• When it's gone, it's gone. Not everything needs replacing immediately.
Over to you! What have I forgotten?

Monday, 13 January 2014

December River Walk

Nearly every month in 2013 we did one of our favourite circular walks from Ford in North Wiltshire up the Bybrook to Long Dean, a little way towards Castle Combe and then back to Ford. We took photos every month to mark the seasonal changes.

December's river walk got slightly delayed what with all the festivities, so we ended up doing our last walk of 2013 in 2014! That was OK though - it was satisfying to be doing the last walk of the cycle on the very same day that we began - 2 January.

So what did we find on the river walk's first anniversary?

Well, just like last January it was wet. But this January it was very wet. The river was really high.

The Bybrook, Jan 2014, nearly reaching the top of the bridge's arch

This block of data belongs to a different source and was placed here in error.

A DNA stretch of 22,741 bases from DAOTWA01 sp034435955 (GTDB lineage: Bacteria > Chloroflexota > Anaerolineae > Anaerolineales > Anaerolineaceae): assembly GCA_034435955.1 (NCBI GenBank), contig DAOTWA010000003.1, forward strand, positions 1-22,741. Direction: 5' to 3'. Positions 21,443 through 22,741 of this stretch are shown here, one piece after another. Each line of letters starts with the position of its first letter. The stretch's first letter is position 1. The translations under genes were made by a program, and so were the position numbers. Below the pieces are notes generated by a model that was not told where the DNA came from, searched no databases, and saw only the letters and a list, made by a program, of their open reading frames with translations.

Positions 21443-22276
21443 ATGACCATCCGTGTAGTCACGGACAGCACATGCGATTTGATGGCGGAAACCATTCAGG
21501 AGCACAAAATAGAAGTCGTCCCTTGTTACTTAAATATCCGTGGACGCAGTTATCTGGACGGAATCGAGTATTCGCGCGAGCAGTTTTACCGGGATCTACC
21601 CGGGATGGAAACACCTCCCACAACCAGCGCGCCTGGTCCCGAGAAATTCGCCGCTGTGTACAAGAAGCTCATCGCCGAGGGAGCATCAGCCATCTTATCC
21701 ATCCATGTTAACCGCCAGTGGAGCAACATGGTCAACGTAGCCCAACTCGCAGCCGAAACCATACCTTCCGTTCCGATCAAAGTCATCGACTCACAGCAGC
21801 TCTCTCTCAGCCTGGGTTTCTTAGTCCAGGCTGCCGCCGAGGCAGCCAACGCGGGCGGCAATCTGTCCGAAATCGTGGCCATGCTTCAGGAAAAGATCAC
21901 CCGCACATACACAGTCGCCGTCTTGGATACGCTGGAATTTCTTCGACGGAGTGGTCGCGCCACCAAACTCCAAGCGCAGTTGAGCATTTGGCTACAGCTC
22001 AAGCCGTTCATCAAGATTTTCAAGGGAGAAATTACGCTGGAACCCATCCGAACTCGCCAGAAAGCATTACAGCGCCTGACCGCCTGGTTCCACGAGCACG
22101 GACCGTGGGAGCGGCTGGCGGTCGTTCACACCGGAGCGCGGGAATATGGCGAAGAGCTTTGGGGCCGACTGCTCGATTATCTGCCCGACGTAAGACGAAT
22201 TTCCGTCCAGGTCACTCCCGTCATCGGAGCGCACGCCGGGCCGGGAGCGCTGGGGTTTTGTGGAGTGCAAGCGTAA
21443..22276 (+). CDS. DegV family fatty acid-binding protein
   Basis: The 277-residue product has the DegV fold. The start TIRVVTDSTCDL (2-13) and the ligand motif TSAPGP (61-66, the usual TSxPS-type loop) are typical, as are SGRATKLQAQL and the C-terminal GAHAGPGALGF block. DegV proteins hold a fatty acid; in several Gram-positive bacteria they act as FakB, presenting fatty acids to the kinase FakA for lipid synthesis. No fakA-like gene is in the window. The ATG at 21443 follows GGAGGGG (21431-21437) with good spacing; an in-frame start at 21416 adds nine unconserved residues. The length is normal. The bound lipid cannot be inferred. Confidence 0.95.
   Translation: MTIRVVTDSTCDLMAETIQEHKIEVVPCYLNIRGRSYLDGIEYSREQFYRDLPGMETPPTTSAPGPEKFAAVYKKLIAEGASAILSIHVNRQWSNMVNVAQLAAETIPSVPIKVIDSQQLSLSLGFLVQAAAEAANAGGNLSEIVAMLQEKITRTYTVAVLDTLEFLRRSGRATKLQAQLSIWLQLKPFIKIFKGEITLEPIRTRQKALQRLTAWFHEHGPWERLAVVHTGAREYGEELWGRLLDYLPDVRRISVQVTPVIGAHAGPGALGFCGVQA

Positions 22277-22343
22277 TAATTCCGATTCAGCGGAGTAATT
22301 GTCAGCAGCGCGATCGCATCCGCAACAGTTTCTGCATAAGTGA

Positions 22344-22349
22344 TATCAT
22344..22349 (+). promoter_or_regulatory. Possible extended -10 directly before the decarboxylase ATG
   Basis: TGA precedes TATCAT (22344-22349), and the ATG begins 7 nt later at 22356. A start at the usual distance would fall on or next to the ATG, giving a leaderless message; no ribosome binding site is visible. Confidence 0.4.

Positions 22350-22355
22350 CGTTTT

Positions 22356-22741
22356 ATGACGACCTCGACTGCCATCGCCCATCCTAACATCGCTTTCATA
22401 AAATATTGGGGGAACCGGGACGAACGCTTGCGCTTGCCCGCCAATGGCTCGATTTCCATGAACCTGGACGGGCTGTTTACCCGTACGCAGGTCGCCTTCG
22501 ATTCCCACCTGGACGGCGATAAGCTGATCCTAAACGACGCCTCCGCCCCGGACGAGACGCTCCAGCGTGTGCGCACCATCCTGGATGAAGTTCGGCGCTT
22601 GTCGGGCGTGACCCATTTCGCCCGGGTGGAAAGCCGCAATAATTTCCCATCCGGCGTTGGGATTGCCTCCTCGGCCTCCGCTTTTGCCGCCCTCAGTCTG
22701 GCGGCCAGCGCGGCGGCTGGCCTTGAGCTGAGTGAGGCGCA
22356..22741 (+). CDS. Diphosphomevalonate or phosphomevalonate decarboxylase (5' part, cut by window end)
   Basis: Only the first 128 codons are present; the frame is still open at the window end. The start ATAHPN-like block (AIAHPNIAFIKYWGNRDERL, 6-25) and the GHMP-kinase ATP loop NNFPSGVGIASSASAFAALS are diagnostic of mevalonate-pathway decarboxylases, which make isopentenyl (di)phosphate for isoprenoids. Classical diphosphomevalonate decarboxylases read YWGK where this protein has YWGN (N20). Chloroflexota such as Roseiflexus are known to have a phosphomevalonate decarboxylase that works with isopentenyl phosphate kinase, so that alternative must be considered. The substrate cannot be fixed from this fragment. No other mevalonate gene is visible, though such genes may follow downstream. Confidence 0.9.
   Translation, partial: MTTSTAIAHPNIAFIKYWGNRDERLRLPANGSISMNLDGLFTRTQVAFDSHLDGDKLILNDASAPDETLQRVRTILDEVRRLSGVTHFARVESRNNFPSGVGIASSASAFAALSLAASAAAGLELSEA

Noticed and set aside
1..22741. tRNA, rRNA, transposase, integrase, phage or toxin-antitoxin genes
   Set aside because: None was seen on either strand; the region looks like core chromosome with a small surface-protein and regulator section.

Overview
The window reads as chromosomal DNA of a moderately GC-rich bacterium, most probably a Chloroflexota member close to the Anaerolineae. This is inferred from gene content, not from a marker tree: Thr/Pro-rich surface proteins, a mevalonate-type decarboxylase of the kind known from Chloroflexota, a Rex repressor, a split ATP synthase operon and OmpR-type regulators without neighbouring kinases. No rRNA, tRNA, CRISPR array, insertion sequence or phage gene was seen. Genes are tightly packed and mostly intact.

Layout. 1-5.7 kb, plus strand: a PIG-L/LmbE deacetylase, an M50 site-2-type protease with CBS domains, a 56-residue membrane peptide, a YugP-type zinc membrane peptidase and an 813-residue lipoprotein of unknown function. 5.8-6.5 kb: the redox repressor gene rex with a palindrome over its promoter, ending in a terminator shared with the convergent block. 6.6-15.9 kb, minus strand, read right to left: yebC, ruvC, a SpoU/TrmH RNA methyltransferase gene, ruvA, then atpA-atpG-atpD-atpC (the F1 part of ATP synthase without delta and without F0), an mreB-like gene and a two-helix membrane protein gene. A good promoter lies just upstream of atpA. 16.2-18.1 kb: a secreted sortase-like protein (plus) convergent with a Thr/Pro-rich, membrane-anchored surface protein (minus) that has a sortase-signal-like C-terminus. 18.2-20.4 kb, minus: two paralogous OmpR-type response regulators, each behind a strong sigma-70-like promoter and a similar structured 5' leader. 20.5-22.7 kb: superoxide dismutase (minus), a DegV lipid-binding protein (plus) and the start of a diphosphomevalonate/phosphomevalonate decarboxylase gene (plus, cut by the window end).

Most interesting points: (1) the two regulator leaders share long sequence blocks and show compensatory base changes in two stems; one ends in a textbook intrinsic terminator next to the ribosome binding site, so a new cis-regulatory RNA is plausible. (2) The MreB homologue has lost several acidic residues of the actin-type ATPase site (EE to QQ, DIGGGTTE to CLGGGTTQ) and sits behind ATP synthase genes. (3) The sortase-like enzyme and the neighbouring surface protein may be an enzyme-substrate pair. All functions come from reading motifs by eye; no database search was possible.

The same place in spring 2013

At the little 'beach' area where we have picnicked in sunnier times, the river was roaring, and it was just too deep and dangerous to paddle.



The fields were flooded and Son would have got soaked if he had laid down on the grass to take photos, which is what he usually likes to do.

In several places the river had burst its banks and it was tricky to get across the water.


Finally we got to a point where we could go on no further. The wooden footbridge was surrounded by water. This meant that we couldn't do our usual circular walk which was a shame, but we had a conversation about the saying 'go with the flow', and how sometimes in life you have to do just that.


So we retraced our steps and walked up the other side of the valley, where the path is on higher ground. The pigs were enjoying the sun and the mud.